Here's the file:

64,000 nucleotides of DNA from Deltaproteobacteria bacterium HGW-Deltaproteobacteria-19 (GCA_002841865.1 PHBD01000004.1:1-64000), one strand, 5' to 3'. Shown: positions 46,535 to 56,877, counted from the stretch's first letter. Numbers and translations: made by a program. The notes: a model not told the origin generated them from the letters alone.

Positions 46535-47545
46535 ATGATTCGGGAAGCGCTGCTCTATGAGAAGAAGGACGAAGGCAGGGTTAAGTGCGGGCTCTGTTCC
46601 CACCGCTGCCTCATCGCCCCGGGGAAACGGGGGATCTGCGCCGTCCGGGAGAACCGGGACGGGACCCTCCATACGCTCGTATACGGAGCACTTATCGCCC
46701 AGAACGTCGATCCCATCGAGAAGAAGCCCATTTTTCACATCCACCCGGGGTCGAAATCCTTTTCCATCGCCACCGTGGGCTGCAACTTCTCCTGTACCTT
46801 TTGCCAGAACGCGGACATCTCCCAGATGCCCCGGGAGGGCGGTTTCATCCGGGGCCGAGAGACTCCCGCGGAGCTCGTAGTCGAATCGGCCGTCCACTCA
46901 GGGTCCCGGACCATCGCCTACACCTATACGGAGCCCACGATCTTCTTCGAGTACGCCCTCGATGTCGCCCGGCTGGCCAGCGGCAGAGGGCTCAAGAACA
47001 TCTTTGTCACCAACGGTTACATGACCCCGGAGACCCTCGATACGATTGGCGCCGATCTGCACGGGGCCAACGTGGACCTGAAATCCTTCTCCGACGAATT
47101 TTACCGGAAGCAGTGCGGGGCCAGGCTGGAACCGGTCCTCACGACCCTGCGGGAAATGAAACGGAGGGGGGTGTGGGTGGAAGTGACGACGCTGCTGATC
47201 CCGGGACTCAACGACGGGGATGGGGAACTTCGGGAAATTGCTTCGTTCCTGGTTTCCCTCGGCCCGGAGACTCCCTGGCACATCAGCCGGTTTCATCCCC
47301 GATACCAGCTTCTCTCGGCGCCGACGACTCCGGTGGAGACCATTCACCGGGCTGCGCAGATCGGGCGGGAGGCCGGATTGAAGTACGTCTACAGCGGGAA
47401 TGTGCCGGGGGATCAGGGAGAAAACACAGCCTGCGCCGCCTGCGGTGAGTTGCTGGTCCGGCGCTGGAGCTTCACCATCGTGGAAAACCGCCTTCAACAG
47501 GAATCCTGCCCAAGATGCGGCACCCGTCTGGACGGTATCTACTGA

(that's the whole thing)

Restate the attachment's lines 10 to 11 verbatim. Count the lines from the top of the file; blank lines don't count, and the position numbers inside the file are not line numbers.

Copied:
47201 CCGGGACTCAACGACGGGGATGGGGAACTTCGGGAAATTGCTTCGTTCCTGGTTTCCCTCGGCCCGGAGACTCCCTGGCACATCAGCCGGTTTCATCCCC
47301 GATACCAGCTTCTCTCGGCGCCGACGACTCCGGTGGAGACCATTCACCGGGCTGCGCAGATCGGGCGGGAGGCCGGATTGAAGTACGTCTACAGCGGGAA